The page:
Overrated Starting Hands in Pot Limit Omaha

Pete Clarke | Pot Limit Omaha

One of the biggest areas of confusion when a Hold’em player tries their hand at PLO (Pot Limit Omaha) is starting hand selection. Hands that have a strong visual appeal due to the conditioning of years of Holdem can often be dangerous, if not trashy in PLO. Let’s take note of a few hand groups that should be avoided in most spots, until you have gained some experience at Omaha.

Bare Medium-High Pairs

A bare medium-high pair is something like J♠ J♦ 5♦. Such a hand is problematic in PLO because when it does not flop a set of Jacks, it flops nothing at all. Unlike in Holdem, an overpair of Jacks is going to be a weak Omaha hand and will be very often destroyed on a low flop, on which it is possible to make many two-pair and straight combinations. Secondly, a set of Jacks, while still a strong Omaha hand on many board textures, is going to run into a flush or straight much more often than the Holdem player is used to. Finally, since Omaha is a game of many possibilities where it is easier to make the nuts, starting hands that offer many ways of becoming nutted are strongly favoured. The naked medium-high pair offers only one nutted option and this option is only viable on a dry board where it can be hard to extract value. What exactly are your opponents supposed to stack off with on a flop like J♥ 7♦ 2♠?

Open a bare medium to high pair on the BU or complete it from the SB but avoid this hand from other positions. This is an especially and hand to play heads up in a 3-Bet pot. If there is a place where this hand thrives its limping into a multiway pot to try to flop a cheap set.

Double Suited Trash

For the fledgling Omaha players, it might seem enticing to have two chances at a flush but a hand such as Q♣ 10♠ 4♣ 2♠ is much prettier than it is effective. On the turn, you could have 18 outs to hit one of your two flush draws! There’s a catch though, and its twofold. First off, when you do make a flush you have a very real chance of running into a higher flush and on a paired board it will become very difficult to get any action from worse hands and easy to get slaughtered by full-houses. Secondly, flushes do not come around very often, even when there are two suits to pick from. When your flushes do not materialise, you will be stuck with a hand that makes bad top pair, bad two pair, and very little else. Play a hand like this from the BU onwards or on the CO if the table is harmless. Avoid such a hand in multiway pots as flopping dominated flushes is a recipe for disaster with more players in the pot. This hand is only playable when there is both pre-flop fold equity and a high likelihood of going heads up in position.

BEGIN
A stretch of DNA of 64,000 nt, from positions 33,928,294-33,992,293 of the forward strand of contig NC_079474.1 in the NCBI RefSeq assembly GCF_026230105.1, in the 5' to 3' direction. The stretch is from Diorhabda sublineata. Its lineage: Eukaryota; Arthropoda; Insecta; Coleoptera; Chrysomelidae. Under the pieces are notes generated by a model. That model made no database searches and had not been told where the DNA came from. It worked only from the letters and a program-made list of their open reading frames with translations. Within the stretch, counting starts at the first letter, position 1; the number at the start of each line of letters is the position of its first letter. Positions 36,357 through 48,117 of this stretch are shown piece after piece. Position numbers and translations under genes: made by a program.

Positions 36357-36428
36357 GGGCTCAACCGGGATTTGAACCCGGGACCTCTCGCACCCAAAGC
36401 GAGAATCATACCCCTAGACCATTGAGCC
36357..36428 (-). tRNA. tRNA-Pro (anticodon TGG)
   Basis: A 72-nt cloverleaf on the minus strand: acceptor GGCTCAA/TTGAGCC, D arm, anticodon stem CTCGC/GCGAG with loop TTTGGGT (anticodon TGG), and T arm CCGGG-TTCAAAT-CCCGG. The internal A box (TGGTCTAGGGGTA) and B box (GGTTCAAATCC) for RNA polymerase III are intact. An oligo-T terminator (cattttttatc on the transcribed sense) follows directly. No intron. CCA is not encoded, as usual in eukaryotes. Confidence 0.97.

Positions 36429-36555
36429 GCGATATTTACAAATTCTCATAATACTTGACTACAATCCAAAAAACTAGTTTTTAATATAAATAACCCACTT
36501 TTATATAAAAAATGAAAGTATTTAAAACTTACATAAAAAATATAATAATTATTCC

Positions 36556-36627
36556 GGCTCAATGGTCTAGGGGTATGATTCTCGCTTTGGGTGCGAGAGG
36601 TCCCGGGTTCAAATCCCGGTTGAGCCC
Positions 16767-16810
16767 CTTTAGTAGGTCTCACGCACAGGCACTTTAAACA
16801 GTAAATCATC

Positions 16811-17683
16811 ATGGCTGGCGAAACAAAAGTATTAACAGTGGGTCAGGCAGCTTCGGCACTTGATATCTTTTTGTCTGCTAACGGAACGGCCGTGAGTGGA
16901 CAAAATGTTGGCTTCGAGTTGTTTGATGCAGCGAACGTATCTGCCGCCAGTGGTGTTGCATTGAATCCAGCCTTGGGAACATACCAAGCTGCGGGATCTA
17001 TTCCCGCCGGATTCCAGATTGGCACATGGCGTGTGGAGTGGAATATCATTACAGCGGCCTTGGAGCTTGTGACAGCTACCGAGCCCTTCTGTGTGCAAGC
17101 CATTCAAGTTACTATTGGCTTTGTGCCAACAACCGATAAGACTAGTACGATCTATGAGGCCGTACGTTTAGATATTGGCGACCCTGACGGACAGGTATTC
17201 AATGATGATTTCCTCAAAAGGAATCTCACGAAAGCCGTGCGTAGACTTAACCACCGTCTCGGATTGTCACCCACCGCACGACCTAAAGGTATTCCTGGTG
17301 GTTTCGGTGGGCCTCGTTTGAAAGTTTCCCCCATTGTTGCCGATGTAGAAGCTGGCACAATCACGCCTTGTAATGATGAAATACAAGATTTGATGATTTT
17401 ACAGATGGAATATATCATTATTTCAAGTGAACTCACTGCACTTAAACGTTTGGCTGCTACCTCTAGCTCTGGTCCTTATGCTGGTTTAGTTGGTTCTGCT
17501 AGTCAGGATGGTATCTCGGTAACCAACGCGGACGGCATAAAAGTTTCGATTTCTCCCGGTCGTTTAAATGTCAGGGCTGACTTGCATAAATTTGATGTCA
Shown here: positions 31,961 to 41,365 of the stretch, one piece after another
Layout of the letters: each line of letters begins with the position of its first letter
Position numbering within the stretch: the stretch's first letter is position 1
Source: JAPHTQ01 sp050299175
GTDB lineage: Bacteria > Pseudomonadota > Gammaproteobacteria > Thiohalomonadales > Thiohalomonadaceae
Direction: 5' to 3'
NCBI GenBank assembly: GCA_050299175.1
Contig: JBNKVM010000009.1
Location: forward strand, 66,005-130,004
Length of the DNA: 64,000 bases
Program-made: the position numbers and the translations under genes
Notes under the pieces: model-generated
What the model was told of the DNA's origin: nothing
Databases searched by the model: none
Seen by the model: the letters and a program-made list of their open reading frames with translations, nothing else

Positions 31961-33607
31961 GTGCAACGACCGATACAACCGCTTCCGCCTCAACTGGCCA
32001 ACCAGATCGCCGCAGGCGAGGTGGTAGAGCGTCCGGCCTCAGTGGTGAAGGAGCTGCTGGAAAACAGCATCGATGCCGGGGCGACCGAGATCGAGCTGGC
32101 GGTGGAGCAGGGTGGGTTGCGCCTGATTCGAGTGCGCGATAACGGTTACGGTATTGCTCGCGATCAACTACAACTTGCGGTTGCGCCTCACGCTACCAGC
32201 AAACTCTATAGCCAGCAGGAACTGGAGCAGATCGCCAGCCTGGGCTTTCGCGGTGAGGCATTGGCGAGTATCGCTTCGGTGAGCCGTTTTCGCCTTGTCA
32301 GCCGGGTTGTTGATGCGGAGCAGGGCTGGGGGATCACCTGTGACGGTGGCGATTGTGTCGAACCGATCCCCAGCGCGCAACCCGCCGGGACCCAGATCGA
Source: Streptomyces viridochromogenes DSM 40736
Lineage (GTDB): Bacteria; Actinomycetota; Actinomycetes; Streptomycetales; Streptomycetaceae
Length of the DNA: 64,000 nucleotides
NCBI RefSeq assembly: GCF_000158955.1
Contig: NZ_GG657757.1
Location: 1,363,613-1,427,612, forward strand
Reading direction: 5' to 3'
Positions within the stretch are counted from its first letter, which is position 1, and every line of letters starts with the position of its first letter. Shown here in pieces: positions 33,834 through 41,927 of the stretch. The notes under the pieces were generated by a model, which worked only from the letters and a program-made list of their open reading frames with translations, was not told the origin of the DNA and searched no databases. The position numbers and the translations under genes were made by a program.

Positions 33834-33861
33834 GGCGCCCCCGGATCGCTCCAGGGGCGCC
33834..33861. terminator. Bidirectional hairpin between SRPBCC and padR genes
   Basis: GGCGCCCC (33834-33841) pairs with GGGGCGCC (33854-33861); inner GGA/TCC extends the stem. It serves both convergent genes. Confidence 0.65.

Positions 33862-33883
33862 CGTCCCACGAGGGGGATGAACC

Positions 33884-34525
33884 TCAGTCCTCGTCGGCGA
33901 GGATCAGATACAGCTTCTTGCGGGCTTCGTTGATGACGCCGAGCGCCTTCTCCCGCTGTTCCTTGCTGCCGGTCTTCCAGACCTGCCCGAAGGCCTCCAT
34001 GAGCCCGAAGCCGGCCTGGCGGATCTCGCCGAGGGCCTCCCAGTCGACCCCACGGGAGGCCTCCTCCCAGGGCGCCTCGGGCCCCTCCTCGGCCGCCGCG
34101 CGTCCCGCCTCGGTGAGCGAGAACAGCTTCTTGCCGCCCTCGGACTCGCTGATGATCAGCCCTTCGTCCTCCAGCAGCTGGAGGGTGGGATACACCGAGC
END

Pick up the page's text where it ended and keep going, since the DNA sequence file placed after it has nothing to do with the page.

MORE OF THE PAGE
Ace-King Nothing

It’s hard for the seasoned Holdem player to look at the best unpaired hand in a negative light, but when AK is part of an otherwise disconnected Omaha hand, it adds very little to the playability. Take A♥ K♦ 9♠ 2♠, for example. This hand is also playable on the BU but only barely. The reason is simple – top-pair top kicker, which is often akin to the nuts in Holdem is a flimsy Omaha bluff catcher, worth maybe one and a half streets of value at most. For one pair to be a reasonable Omaha hand, the board must be freakishly dry. It’s plain and simple: Omaha hands that have no chance of making straights or good flushes and do not have an already established large pair are junk. How do you expect to hold your own against hands that have multiple ways of binking the nuts on many different run-outs?

Three Broadway Cards

Holdings like A♥ Q♥ J♦ 4♣ and K♦ J♠ 10♠ 6♥. These hands are utter trash from early position in Omaha. While their redeeming feature is flopping the best two-pair (unfortunately you can’t make three pair), the problem is that two-pair is just not that good an Omaha hand. The first hand has just 51% equity against lower double suited connected hands. This means that even against low cards we are not a favourite, and when we hit something, these drawing hands are incredibly likely to fold their nothing or to have out-flopped us. In other words, there is a great deal of reverse implied odds to these holdings. Another problem will such hands is that they are horribly dominated by 3-Bet ranges and are some of the few Omaha holdings that are advisable to fold to a 3-Bet pre-flop. For these reasons, three broadways should only be played from the CO onwards, and if opening from the CO it pays to have a good suit working in your favour.

Doubled Paired Hands

8♦ 8♣ 6♥ 6♠ is a dreadful starting hand in Omaha; only playable as a very late position steal. In Holdem, these hands play well as set mines because in Holdem, a set is practically the nuts. In Omaha, limping along in a four-way pot, or calling an open with a few players still to act can risk the precarious situation of flopping a set and losing to a bigger one. In a counter-intuitive way for the Holdem player, these starting hands have reverse implied odds, meaning that they are likely to lose big pots and win small ones. A stronger Omaha hand is something like J♦ J♥ 10♠ 10♦, which has added connectivity, a suit, and a better chance of being on the winning side when more than one player makes a set. This hand can be played in all positions.


The overarching theme of this article has been to avoid starting hands with limited flexibility and a chance of being easily dominated even when they get a favourable flop. Play starting hands that offer versatility and allow you to keep your options open. Favour nutted suits, connectivity and very big pocket pairs. The Holdem player will have to ignore his intuitions for a while when they first switch over to Omaha as these instincts have been formed in a two-card world where one pair can be close to the nuts.

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